"Gene expression profiling in the BSE time course study revealed a broad correlation between the expression of genes and the progression of BSE," say the researchers. "Evidence is presented to suggest that it is possible to predict the infectious status of animals using the expression profiles from this study."
(Y. Tang, W. Xiang, S.A.C. Hawkins, H.A. Kretzschmar, O. Windl. 2009. Transcriptional changes in the brains of cattle orally infected with the bovine spongiform encephalopathy agent precede detection of infectivity. Journal of Virology, 83. 18: 9464-9473.)
Common Viral Infection in Infants May Persist Long-term in the Central Nervous System
A new study suggests that coxsackievirus, a significant human pathogen that commonly infects the central nervous system of newborns, may persist in the body as a low-level, long-term infection causing ongoing inflammatory lesions. This discovery disputes previous beliefs that while acute, coxsackievirus is also self-limiting. The researchers report their findings in the September 2009 issue of the Journal of Virology.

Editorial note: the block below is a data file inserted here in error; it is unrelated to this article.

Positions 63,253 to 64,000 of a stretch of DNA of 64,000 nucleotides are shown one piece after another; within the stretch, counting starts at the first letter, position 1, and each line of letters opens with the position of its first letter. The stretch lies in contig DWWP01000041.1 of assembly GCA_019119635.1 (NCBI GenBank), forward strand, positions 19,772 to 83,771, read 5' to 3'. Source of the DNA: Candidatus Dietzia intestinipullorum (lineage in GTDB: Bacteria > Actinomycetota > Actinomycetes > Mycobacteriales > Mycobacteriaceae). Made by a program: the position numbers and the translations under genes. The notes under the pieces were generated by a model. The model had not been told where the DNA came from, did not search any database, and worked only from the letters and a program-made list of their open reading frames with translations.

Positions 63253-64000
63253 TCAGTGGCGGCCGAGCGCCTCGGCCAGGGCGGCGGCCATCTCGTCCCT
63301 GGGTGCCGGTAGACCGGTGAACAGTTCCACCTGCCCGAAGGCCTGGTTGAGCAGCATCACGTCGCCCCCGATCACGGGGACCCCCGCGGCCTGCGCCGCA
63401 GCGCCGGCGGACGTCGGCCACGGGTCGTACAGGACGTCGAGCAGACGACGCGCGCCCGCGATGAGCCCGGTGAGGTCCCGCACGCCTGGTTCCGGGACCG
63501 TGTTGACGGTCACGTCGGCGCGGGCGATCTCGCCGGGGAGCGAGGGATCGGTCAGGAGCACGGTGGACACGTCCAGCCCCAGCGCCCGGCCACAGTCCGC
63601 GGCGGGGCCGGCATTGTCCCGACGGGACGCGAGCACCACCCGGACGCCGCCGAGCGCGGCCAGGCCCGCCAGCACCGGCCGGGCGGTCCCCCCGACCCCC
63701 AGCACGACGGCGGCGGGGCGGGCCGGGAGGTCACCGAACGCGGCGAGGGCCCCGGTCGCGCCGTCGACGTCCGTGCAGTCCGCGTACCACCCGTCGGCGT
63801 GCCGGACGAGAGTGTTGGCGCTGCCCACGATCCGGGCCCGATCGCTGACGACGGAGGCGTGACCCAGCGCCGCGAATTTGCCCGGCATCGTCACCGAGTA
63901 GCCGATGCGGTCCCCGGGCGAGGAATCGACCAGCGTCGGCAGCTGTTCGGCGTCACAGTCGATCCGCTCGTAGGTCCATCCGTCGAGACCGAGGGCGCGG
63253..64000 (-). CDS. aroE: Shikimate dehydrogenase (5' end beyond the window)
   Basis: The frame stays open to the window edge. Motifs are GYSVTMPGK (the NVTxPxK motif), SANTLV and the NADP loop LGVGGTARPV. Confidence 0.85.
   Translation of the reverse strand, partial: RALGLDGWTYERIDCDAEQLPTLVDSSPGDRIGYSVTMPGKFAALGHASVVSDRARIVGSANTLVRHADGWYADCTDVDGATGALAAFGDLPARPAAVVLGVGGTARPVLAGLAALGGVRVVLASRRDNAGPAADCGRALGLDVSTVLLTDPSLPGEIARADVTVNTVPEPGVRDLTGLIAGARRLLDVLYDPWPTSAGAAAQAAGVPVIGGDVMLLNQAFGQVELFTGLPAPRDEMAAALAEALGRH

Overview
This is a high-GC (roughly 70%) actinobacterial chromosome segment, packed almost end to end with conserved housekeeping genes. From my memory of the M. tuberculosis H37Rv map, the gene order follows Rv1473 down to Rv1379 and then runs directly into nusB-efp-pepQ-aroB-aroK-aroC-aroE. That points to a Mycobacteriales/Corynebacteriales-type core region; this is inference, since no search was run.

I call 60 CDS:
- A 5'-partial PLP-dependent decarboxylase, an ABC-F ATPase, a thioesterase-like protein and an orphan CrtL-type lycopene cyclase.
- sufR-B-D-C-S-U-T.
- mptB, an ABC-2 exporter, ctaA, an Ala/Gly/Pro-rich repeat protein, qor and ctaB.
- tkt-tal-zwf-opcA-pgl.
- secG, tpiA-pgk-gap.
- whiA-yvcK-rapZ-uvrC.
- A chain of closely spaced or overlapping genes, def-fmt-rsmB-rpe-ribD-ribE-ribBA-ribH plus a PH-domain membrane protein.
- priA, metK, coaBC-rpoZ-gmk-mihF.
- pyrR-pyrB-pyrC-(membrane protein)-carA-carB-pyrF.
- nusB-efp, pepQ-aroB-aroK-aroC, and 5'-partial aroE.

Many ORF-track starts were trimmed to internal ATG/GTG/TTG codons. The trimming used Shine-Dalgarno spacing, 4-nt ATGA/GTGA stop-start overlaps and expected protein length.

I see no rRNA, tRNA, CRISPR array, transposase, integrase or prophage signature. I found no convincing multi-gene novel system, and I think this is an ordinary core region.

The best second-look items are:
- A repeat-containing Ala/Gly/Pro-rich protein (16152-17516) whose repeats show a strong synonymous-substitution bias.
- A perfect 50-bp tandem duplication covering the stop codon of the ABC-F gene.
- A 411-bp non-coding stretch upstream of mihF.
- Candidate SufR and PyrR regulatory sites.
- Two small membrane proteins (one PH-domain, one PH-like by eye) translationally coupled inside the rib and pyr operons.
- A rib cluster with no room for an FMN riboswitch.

Coxsackievirus is a commonly occurring childhood infection that afflicts the central nervous system. It is often diagnosed in newborns and can lead to complications such as meningitis, encephalitis, and death. Prior research indicates that infecti
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American Society for Microbiology